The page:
Skip to content

Why is HSUS against Bills that Fight Animal Cruelty



More and more states are considering proposals that would require reporting of animal cruelty that is videotaped or otherwise documented to law enforcement within 48 hours. The idea is to stop animal cruelty faster, yet the Humane Society of the United States and other vegan animal liberation groups are hysterical, running around and acting as if the sky is falling.

Let’s clear up some of the misinformation being thrown around.

1. Myth: The bills will harm free speech. There is nothing prohibiting activists from telling the media what they document. There is no “gag,” simply a duty to report findings to authorities. That’s similar to how it’s against the law in some areas to fail to report a crime.

2. Myth: The bills are a desperate attempt to cover up bad acts. Gee, well, the bills require law enforcement to be notified of possible animal abuse, so that seems to be a rather poor cover-up scheme. And the videos could be used as evidence in open court. It’s not as if once a case goes to court that the media can’t cover all the details. Just look at the Jodi Arias trial.

3. Myth: The proposals will harm whistleblowers. Whistleblowers are protected as long as they report any apparent crimes to authorities within 48 hours. This means activists can still film undercover, they just have a duty to report.

4. Myth: The bills are written by the conservative think tank American Legislative Exchange Council (ALEC). One California paper’s editorial claimed a state bill copies ALEC model legislation. It doesn’t. That model legislation, first proposed in 2003 and called the “Animal and Ecological Terrorism Act,” is actually similar to a federalAnimal Enterprise Terrorism Act that Congress passed in 2006. That’s an important piece of legislation in its own right to battle terroristic elements in the animal rights movement, but we’ll save that discussion for another day. (HSUS, by the way, also opposed this anti-terrorism law.)

Let’s repeat: Animal cruelty can still be covertly documented under these mandatory reporting proposals. The documentation just has to be reported to authorities. That’s hardly onerous or nefarious.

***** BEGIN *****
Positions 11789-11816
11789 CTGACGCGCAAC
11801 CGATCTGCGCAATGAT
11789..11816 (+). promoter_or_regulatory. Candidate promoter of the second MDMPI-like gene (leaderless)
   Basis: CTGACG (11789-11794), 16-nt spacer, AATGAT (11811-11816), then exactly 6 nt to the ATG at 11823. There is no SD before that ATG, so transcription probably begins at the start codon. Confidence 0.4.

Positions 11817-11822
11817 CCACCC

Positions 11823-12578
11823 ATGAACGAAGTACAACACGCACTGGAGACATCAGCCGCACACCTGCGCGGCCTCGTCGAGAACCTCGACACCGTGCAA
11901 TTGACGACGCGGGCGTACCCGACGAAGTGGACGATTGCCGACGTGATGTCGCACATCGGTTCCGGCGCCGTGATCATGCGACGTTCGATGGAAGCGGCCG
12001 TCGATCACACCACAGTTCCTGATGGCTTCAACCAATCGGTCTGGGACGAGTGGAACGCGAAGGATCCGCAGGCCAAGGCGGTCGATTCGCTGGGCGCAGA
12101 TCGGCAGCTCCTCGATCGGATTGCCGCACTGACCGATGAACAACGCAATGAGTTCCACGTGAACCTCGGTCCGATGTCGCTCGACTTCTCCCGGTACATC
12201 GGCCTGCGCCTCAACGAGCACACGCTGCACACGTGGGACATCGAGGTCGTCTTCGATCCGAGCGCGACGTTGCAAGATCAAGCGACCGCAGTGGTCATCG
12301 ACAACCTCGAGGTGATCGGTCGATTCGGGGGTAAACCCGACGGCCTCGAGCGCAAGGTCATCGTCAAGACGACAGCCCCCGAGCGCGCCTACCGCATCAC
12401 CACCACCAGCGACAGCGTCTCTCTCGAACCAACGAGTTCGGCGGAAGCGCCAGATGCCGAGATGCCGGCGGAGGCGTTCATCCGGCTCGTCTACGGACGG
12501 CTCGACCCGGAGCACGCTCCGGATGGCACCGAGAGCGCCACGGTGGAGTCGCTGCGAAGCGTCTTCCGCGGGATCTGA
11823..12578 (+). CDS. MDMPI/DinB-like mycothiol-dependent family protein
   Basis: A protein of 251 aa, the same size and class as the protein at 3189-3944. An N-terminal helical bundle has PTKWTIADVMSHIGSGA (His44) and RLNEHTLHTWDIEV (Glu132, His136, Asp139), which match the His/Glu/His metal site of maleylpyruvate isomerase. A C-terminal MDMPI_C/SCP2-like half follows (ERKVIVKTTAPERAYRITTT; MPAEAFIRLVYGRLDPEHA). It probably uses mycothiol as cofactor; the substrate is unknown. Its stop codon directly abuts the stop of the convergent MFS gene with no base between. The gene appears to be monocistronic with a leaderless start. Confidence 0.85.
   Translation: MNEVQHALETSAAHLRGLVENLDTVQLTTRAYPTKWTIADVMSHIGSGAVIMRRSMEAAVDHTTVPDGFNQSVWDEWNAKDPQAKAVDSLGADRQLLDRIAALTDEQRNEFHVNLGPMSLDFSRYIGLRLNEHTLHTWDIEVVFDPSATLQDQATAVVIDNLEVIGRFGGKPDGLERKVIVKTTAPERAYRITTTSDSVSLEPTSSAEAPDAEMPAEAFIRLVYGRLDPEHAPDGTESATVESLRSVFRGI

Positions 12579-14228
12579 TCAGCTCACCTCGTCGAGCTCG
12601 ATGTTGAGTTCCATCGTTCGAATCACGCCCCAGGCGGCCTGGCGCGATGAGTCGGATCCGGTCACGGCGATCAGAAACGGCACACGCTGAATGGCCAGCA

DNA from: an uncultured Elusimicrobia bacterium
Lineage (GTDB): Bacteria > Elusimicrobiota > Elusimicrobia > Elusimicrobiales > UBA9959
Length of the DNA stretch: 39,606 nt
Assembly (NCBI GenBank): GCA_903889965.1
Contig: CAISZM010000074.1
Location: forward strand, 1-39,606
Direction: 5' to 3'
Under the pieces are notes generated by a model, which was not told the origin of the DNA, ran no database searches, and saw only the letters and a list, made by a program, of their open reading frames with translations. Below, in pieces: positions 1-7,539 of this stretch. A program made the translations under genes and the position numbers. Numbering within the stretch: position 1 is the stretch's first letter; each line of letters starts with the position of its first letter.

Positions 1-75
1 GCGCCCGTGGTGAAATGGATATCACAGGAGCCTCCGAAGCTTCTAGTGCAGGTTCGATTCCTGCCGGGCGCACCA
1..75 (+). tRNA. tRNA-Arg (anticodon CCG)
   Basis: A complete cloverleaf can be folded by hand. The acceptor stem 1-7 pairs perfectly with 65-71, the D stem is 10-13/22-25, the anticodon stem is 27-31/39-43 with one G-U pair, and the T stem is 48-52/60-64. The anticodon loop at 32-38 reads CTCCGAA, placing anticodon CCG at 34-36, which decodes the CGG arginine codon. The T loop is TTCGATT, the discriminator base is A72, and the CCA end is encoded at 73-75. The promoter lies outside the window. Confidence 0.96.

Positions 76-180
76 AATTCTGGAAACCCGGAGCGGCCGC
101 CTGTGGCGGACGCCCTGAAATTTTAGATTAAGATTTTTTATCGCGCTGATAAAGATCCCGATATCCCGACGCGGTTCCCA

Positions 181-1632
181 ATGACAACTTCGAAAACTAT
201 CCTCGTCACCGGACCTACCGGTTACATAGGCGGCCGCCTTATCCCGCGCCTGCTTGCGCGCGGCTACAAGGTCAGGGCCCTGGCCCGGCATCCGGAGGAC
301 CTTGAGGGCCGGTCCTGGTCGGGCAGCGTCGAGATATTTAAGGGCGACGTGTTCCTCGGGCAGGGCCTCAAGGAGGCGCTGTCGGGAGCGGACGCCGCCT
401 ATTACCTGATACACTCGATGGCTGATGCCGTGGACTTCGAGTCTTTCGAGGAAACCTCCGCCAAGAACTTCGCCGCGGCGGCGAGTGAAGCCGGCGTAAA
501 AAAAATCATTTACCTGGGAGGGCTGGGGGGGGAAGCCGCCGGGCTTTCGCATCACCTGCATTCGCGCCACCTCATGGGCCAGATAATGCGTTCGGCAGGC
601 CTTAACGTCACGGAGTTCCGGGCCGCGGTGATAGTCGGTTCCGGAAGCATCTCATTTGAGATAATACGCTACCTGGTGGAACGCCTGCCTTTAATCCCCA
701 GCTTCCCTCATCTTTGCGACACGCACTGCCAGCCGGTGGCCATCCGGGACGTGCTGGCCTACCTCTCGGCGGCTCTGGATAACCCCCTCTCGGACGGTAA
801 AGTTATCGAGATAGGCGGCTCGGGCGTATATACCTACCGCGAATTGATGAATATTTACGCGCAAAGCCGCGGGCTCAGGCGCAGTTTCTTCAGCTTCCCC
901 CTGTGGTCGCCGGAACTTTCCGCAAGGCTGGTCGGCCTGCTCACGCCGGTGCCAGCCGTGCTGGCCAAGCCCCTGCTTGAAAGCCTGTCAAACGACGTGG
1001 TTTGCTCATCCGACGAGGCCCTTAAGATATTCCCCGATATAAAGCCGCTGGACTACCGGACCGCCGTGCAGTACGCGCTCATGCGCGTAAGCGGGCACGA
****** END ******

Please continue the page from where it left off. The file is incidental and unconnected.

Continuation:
Remember, animal rights activists are not law enforcement and are not impartial. They have their own agendas, and the decision about how to proceed if they do find animal abuse should not be up to them. It should be law enforcement’s call.

Why would this bother animal rights groups? Because it means they can’t just sit around with the cameras rolling for months while animals are abused so that they can, say, splice together footage and concoct a (false) narrative, to say nothing of fundraising opportunities. Shouldn’t stopping animal cruelty be the one and only priority? You would hope so.

The primary issue here is stopping animal cruelty faster. Let’s not lose sight of that. And let’s hope the public doesn’t either despite the noise and propaganda from the Humane Society of the United States and its allies.

reprinted from Humanewatch.org

More Stories

  • Equine Obituary – Watch It Now

    It is with great sadness that we announce the loss of Watch It Now due to complications from colic... Read More
  • South Central Kentucky Walking Horse Association cancels banquet

    The South Central Kentucky Walking Horse Association has canceled their annual banquet for 2021. The association hopes to host their banquet in 2022. For more information, contact Frankie Jo Bradley at 270-6460-7957. Read More
  • APHIS posts 2020 enforcement activity summary

    The U.S. Department of Agriculture’s (USDA) Animal and Plant Health Inspection Service (APHIS) has posted their fiscal year 2020 enforcement activity summary... Read More
  • Museum to receive 1946 copy of Blue Ribbon magazine

    The Walking Horse Report recently received a copy of a 1946 Blue Ribbon magazine.  The copy was sent by a Report subscriber Robert Smith in Elma, Wash... Read More
  • NAS makes recommendations regarding inspections

    The National Academies of Sciences, Engineering and Medicine (NAS) released their report, “A Review of Methods for Detecting Soreness in Horses,” earlier today. The committee has been working on the report for over a year with their first meeting happening in October 2019... Read More
  • USDA to host virtual training for HIOs

    The United States Department of Agriculture’s Animal and Plant Health Inspection Services has informed the industry’s Horse Industry Organizations that it will host a virtual training this year due to ongoing conditions surrounding the Covid-19 pandemic.  Read More
  • Kentucky HIO makes plans for 2021

    The Kentucky HIO recently announced updates for the 2021 show season. The HIO will lower horse show affiliation fee to $50 and maintain the $6 inspection fee per horse this year... Read More
  • Get the news…FAST

    It has been a year! The Walking Horse Industry remains strong and our supporters continue to dedicate their time and efforts to ensuring our future. Sales have seen record-high numbers and barns continue to bustle with the talk of the “next great one.”  Read More
  • WHTA seeks new office manager

    The Walking Horse Trainers’ Association (WHTA) has posted an opening for its office manager position. The WHTA will begin taking applications immediately.  Interested applicants should send their resume to the WHTA at PO Box 61, Shelbyville, Tenn. 37162. Read More
  • Obituary – Dr. Gordon DePoyster

    The Report has recently learned of the passing of Dr. Gordon DePoyster on January 12, 2021. He is the husband ofLaMar DePoyster of Greenville, Kentucky... Read More